A perfume continues to be a symbol of elegance, but it is given the privilege of being a world-class art as well as an unprecedented trade arena. The size of the global perfume market is associated with billions of dollars and the trend is increasing sales. The statistic depicts the size of the global fragrance market, and by 2025 it is estimated to be worth about 52.4 billion U.S. dollars.

In the next article, I will tell you about the types of aromatic ingredients, used in perfumes as well as their origin and many interesting facts. Stay tuned.


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  1. wow, this is a good article of perfumes – how they originated and slowly spread throughout the length and breadth of the world.

    Interestingly, it has become a part of our life but not many people including myself ever thought of giving a brief review like you’re doing here.
    Yes, as a symbol of elegance and pleasant scent, everyone is using it according to one’s choice and aromatic preferences.

    Thank you for sharing such a detailed narrative on its origin and how it has evolved as a world-class industry over the years.
    Looking forward to your next post.

  2. Interesting reading. I had no idea of the history of perfumes and yet it’s such a part of our lives today. I knew that in perfumes were first used in religious ceremonies through incense burning and are still used today that way. Thank you for putting this together.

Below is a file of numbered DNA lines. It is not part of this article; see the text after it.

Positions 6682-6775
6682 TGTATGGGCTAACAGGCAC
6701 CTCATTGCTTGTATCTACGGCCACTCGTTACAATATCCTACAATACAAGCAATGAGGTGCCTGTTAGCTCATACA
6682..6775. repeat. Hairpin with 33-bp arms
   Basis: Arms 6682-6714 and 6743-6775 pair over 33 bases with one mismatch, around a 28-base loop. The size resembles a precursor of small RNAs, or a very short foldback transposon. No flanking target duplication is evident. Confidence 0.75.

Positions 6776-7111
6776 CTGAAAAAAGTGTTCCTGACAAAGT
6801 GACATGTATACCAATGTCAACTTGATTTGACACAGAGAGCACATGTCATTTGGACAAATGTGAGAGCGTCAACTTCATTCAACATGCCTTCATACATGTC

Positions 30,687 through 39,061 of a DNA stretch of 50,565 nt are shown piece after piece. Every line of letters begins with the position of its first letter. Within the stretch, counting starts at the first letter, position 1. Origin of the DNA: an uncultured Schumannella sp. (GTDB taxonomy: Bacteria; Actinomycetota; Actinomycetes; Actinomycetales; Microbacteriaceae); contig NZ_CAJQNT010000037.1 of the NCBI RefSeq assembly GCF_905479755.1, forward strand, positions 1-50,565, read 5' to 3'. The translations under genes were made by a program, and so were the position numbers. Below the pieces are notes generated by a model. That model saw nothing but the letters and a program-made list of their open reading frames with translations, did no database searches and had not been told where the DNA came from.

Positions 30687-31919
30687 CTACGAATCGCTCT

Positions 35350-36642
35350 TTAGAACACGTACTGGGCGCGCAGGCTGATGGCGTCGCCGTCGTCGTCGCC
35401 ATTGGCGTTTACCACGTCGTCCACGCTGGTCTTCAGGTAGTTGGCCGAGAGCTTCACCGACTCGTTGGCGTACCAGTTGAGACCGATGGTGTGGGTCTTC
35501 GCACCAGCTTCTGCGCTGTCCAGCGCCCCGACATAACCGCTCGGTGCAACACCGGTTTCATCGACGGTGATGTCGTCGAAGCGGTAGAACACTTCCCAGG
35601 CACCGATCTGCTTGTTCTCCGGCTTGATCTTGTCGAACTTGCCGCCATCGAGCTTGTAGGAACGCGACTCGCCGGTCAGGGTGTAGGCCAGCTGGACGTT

3. I find that inexpensive perfumes make my allergies go crazy. The other day I could smell a mans cologne in the hallway of my building and I started to sneeze and get itchy immediately.

    Is this type of reaction from companies using “lesser quality” ingredients? I have zero problems with products like Red Door or Chanel #5 or even being around good colognes like Polo.

    What are your thoughts? Do you think it is one ingredient or many?

    1. I experience the same sometimes. Mostly, it happens due to fragrance sensitivity and many people find some scents irritating. The other reason is allergy to some chemical in the perfume composition. It is a good topic to include in one of my next articles. Thank you!

  4. I absolutely LOVE this article! So much history and research. I knew that the original fragrances were more natural and subtle, and modern ones use alcohol and chemistry. I just wish some people wouldn’t wear so much. 😀